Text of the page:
Da Vinci’s Color Palette was Quite Possibly, Scientific!
Neuromarketing is gathering steam in among the marketing folk. Is it yet another fuzzy buzzword? Possibly not.
“Neuromarketing seems to suggest we up our social media buying by 30%,” remarked the podgy horn-rimmed spectacled guy who was also the CMO of my previous organization. Being a finance man who can compose poetry in excel, branding was always fluff to me – a sort of shooting the breeze exercise for managers to print their own greenbacks, while us finance folk generated them. Show me one CMO sharing an after work beer with a CFO and I’ll show you pigs on the wing.
As it turned out, I couldn’t have been more wrong. Neuromarketing is a very mathematical study of the brain’s responses to a campaign and the ensuing adjustment to match or exceed audience expectations, based on concrete feedback. The idea of being able to tweak campaigns (with celerity) makes for a very compelling evaluation of this theory. Make no mistake though – while this science may not require an EEG, it does require solid numerical and social proof! A good example can be that of GE or McDonald’s, both having “powerful logos” that clearly affect their branding strategy and eventually translate into numbers. A number of websites in today’s era focus heavily on customer testimonials. Let’s be honest here – wouldn’t you want to try out a cheap Airbnb hostel when traveling on a slim budget, with good reviews? Of course you would!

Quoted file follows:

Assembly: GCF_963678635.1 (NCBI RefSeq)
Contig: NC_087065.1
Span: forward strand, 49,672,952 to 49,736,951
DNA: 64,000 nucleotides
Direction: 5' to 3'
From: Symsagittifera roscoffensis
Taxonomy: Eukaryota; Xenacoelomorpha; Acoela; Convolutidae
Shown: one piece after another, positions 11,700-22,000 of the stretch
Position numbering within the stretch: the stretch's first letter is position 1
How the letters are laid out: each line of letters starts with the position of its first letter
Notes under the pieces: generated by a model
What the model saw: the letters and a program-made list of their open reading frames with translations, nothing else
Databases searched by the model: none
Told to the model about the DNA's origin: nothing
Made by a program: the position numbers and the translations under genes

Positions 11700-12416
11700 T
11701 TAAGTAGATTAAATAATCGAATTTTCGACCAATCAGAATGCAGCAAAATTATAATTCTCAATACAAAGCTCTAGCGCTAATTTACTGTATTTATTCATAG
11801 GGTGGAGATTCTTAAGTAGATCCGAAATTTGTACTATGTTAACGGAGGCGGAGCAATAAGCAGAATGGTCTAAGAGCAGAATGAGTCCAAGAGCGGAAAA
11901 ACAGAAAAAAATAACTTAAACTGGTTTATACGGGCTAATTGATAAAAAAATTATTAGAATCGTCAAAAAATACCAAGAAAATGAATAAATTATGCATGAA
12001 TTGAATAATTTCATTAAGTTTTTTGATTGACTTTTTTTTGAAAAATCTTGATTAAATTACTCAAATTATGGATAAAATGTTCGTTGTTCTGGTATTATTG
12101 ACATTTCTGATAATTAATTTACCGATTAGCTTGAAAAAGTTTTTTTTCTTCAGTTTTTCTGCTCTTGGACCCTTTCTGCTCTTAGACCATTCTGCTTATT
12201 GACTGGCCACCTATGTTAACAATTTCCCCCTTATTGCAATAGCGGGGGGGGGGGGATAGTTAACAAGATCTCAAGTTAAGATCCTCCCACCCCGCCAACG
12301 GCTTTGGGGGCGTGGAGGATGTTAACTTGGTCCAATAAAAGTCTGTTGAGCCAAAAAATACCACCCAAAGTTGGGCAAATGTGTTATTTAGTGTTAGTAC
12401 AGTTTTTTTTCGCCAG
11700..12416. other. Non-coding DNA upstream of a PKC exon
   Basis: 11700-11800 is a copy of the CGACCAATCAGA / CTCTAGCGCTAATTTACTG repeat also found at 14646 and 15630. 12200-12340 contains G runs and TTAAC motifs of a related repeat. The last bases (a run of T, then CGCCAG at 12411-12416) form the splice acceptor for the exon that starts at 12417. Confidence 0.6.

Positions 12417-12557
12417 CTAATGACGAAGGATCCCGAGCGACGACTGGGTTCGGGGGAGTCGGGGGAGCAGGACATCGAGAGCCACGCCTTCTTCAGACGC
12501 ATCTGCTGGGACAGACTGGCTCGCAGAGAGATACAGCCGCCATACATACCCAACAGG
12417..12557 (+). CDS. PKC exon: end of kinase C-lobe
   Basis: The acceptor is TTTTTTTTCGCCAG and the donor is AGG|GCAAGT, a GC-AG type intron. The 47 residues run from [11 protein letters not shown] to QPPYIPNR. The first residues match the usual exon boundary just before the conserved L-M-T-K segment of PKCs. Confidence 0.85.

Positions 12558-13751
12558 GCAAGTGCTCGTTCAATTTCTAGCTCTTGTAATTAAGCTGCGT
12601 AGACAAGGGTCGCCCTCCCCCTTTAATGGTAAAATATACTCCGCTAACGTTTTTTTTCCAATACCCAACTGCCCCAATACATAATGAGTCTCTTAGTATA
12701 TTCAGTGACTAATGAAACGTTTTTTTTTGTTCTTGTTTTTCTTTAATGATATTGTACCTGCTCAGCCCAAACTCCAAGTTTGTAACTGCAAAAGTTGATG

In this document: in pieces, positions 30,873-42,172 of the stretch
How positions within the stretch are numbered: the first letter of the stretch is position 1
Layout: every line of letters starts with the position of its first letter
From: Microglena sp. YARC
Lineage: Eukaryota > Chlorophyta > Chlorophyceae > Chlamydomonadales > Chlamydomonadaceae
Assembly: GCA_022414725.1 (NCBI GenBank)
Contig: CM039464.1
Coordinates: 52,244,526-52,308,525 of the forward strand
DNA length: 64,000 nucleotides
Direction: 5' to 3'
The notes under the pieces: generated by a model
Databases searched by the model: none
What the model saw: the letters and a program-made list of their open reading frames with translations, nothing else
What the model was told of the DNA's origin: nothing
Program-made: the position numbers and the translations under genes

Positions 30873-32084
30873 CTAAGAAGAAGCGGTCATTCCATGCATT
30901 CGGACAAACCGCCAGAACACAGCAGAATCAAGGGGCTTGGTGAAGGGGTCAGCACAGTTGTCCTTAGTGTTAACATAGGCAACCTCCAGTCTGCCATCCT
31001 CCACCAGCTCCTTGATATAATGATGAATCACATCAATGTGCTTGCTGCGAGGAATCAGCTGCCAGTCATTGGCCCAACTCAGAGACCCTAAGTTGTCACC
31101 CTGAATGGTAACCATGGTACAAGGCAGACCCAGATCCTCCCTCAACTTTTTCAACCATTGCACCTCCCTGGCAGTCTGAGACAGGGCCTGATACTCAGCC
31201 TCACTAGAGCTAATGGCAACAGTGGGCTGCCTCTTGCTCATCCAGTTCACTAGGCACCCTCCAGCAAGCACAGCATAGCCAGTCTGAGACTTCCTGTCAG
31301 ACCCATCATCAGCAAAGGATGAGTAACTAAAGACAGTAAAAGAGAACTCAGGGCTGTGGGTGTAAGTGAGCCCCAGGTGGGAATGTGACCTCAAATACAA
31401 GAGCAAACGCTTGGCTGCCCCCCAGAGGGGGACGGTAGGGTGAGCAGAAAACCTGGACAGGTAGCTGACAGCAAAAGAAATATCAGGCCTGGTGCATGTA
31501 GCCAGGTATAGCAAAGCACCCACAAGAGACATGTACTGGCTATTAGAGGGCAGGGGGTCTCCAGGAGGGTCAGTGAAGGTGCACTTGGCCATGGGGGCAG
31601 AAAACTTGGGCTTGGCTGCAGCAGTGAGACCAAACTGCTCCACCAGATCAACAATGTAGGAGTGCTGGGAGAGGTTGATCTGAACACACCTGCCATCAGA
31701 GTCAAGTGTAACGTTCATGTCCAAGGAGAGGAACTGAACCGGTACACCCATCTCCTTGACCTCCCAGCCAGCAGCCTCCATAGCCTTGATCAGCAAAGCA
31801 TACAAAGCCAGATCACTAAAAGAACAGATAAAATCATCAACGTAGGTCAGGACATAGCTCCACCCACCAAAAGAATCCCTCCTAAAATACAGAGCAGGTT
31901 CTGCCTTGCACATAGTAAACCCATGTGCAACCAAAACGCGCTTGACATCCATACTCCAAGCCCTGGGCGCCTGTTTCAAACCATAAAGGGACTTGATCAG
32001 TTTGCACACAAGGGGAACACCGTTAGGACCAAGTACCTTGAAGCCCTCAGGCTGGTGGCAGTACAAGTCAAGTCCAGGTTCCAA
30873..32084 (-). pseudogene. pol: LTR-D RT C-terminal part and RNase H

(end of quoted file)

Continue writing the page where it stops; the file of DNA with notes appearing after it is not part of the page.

Let’s get tunnel through another buzzword – ubiquitous branding. A lot of firms indulge in this, and with success, to boot. Here again, as number of logo placements go up, customer loyalty seems to inflate and corporations adjust their branding accordingly. Headers, footers, emails, hoardings – you name it and you’ll find the logos. Just ask Nike!
I always imagined color to be an ally of a painter’s palette. Yet again, new age marketers made me feel like a fool with a painted face. Color, it seems elicits responses from the audience that are so explicit that one can “almost” quantify them. I never knew that the red-yellow combination makes one feel warm and happy, in that order.
Neuromarketing is very much a precise science – just as mathematical as company valuation. Da Vinci probably cracked this code ages ago. It’s time you take cognizance of it, else you’d be chasing the wolf-pack!